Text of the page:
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Washington Post: Start Drilling


Ax

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Actually it's 1/1000th of the solution.

Yeah Bush gave big oil land, money, and relaxed EPA rules. How's that working out for him? Not a single refinery has been built in this country in almost 30 years.

Thats strange since they are building them here and expanding present ones.

Of course we are not to much for NIMBY :silly:

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Thats strange since they are building them here and expanding present ones.

There is some modest expansion, but there are no new oil refineries in the United States for three decades. Big oil just has no interest in building them.

No New Refineries in 29 Years

http://www.corpwatch.org/article.php?id=12227

As of yesterday.. 4/29/2008

When top executives of the country's five largest oil companies earlier this month were asked at a House hearing whether they wanted to build a new refinery, each said no.

While no new refinery has been built in more than 30 years, companies have been adding on to existing refineries.

http://ap.google.com/article/ALeqM5i_u5JYufG7IzntX-X8DdNouL6rbAD90BNTJ80

Of course we are not to much for NIMBY :silly:

NIMBY isn't really an issue. As I've said Bush has gifted land on former military bases, has relaxed EPA laws, and has even offered federal money to pay for construction of new refineries in the way of tax cuts. That was three or four years ago and no new refineries were built. No new refineries are even planned.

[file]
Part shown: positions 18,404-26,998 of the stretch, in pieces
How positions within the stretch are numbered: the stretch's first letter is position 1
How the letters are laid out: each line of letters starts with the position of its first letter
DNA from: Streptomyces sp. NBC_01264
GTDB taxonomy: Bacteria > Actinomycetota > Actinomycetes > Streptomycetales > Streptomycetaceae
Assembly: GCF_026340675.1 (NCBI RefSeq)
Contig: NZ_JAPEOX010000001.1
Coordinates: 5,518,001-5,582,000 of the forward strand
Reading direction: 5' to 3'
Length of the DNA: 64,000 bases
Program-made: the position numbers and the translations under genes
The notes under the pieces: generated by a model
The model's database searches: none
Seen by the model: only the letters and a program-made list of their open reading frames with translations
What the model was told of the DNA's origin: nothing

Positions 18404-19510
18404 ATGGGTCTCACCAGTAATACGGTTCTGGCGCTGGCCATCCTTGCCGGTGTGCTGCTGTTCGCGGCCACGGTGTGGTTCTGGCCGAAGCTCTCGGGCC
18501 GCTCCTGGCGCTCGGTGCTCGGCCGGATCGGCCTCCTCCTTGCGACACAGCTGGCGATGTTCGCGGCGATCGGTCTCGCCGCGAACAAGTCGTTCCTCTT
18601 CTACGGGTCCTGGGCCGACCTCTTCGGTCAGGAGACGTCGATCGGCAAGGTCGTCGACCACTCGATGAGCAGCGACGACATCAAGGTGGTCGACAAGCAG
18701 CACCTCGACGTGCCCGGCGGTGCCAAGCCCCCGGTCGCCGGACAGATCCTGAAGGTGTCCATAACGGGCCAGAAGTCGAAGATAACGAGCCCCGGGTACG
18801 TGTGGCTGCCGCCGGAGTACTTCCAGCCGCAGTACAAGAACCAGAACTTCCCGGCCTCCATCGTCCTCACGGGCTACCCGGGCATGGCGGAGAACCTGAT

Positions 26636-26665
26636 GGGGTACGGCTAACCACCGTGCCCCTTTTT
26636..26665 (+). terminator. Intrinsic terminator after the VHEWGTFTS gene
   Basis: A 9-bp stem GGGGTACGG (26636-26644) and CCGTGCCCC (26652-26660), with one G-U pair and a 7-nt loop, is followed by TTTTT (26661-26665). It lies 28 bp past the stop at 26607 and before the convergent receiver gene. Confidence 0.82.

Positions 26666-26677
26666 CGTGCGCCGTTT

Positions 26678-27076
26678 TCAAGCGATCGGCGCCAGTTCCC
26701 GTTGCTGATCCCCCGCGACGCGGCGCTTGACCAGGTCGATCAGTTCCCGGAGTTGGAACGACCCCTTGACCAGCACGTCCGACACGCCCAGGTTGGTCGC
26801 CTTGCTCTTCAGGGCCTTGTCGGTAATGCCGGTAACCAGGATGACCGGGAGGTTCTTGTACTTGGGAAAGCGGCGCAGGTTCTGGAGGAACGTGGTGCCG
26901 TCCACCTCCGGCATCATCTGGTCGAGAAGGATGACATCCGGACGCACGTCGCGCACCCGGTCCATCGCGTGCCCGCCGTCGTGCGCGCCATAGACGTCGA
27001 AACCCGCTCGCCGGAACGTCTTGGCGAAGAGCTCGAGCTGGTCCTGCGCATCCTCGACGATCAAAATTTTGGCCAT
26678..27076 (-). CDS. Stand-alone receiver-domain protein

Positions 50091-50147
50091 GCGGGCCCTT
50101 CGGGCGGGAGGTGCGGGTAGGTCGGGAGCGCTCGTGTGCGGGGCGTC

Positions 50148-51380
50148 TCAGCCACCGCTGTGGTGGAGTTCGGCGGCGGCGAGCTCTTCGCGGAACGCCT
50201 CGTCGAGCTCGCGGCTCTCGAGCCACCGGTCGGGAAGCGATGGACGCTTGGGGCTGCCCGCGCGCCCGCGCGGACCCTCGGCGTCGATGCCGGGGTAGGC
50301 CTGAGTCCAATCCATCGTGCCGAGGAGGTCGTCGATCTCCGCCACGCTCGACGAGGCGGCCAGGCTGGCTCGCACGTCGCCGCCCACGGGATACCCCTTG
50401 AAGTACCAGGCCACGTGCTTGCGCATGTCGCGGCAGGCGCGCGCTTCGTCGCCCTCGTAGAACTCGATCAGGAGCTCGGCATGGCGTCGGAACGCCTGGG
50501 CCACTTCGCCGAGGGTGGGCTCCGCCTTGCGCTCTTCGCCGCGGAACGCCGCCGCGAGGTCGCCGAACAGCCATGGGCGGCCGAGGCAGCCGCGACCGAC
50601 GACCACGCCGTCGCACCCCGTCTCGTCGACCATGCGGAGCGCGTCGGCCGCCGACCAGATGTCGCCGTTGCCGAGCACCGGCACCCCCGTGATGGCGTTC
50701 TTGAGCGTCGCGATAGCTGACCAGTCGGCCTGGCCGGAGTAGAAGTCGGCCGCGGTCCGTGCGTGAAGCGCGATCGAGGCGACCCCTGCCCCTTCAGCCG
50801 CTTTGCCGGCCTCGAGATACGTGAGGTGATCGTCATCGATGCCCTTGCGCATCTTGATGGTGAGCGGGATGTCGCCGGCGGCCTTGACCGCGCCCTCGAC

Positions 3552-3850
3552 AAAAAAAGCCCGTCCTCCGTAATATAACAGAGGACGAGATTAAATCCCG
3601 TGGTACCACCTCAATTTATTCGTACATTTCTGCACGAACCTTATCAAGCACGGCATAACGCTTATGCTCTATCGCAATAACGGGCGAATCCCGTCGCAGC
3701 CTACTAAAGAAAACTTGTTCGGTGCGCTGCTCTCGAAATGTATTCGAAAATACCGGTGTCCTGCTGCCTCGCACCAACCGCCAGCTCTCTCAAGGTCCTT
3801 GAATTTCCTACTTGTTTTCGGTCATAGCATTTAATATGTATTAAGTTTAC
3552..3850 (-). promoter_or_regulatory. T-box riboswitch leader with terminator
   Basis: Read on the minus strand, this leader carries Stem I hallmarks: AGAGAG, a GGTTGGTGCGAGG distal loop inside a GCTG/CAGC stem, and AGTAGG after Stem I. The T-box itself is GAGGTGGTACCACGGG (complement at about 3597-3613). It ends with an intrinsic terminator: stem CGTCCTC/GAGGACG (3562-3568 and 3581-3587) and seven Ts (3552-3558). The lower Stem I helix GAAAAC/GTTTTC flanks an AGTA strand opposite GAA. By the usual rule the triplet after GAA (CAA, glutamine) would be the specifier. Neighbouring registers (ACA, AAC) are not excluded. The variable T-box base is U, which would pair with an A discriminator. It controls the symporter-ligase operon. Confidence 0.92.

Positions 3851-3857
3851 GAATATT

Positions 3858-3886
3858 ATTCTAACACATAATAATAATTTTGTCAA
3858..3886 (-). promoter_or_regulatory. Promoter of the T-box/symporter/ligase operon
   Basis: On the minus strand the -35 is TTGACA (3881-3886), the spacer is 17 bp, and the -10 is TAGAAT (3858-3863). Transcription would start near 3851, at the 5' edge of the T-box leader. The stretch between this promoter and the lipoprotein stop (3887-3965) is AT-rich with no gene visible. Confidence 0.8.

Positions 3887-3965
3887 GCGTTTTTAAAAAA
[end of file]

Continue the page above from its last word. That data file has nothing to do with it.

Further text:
http://www.defenselink.mil/news/newsarticle.aspx?id=31333

The reason big oil dosn't want to construct refineries in the United States is because if they are built in Mexico, and the Carabean, Big oil can charge whatever they like for the gas. If the refineries are built in the United States the US auditors can by law get an exact fix on production costs. Of shore refineries are not subject to the same restrictions and price controls.

This leaves big oil free to play big oil bingo. They can reduce production of gas for niche markets which increases profits all while claiming it's a regulatory issue and has nothing to do with them.

It's just not as profitable to own refineries in the United States, it's the only explaination which explains why their has been a 30 year moritorium on building new refineries.

The reason crude oil prices are high today is because Saudi Arabia and opec which have kept cude oil costs down for decades are pissed. Prices at the pump jumped significantly last few years while crude oil has remained cheap. They see American big oil making record profits by tinkering with the market, while governments are applying taxes to oil and believe they aren't charging enough for their product since obviously the market will and is paying more.